Terror Firma

Chapter 17

Tuesday 29th August

In the crowded old courtroom, Sam took his place in the witness box. He still wore the cervical collar, although he could now bear to spend short periods without it if he didn't make any sudden moves.

He took the proffered Bible, and prepared to be sworn in. This moment had caused him some deep soul-searching. He was a God-fearing man and a law-abiding citizen. He did not take lightly the fact that he would be standing here, swearing before his Maker to tell the truth, whilst perjuring himself over something as fundamental as his identity.

In the end, he decided that the veracity of his evidence was the salient factor, and anyway Ziggy pointed out that for the relevant period Sam was David Beckett to all intents and purposes; that he wasn't really telling a lie at all.

He gave his testimony clearly and accurately, his photographic memory providing every detail of what his photographs would have shown had they not been destroyed.

He confessed freely that he was guilty of forced entry and criminal damage, as well as destroying evidence and submitted himself to the Court for whatever punishment was deemed appropriate. As Al predicted, the Court was lenient. It was decided that the Company involved was not in a position to press charges against him, and that his actions had been prompted by the noblest of motives, albeit his methods were not to be condoned. It was also felt that his suffering at the hands of his assailants had been punishment enough – a sort of Trial by Ordeal, as one of the court reporters called it. He was admonished to temper his enthusiasm with caution and a greater respect for the Law in future, and told that no further action would be taken on this occasion. In other words, as Al had put it, he got off with a slap on the wrist.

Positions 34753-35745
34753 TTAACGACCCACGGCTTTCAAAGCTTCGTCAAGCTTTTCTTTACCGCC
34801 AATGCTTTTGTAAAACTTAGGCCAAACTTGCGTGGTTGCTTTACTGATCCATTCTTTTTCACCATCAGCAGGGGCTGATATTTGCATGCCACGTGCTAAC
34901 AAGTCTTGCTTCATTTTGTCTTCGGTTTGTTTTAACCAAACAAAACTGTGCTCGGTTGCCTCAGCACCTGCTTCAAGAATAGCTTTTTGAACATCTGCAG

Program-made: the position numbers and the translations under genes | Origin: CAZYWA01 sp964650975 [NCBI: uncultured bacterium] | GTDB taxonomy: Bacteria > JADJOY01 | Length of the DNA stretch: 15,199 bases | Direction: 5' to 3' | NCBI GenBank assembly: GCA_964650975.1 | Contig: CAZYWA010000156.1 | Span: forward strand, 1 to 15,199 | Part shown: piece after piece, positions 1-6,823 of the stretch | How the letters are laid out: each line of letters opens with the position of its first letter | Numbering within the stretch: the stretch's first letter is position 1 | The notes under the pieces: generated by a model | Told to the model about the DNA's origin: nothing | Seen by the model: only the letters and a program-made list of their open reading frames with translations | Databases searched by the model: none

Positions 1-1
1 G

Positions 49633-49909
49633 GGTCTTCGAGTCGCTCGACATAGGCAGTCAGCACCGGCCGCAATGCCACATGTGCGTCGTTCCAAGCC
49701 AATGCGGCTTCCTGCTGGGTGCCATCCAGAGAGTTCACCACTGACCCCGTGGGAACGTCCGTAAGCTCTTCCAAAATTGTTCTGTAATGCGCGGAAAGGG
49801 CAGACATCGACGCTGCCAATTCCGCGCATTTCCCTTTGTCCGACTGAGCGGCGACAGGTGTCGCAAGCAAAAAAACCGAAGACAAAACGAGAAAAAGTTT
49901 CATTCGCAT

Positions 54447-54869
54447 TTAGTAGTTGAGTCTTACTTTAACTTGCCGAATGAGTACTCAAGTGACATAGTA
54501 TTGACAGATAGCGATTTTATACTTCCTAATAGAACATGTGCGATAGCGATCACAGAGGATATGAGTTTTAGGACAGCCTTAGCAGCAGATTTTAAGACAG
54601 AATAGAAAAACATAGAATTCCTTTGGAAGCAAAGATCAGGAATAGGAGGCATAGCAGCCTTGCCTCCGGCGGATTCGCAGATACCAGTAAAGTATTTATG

The cross-examination by Counsel for the Defense was intense and rigorous. Whilst it was not contested that David Beckett had undoubtedly suffered horrifically inside the cement mixer – a fact to which Miss Sally Reynolds attested during her evidence – the perpetrators of this heinous crime, and the identities of those involved with the drugs, were in dispute.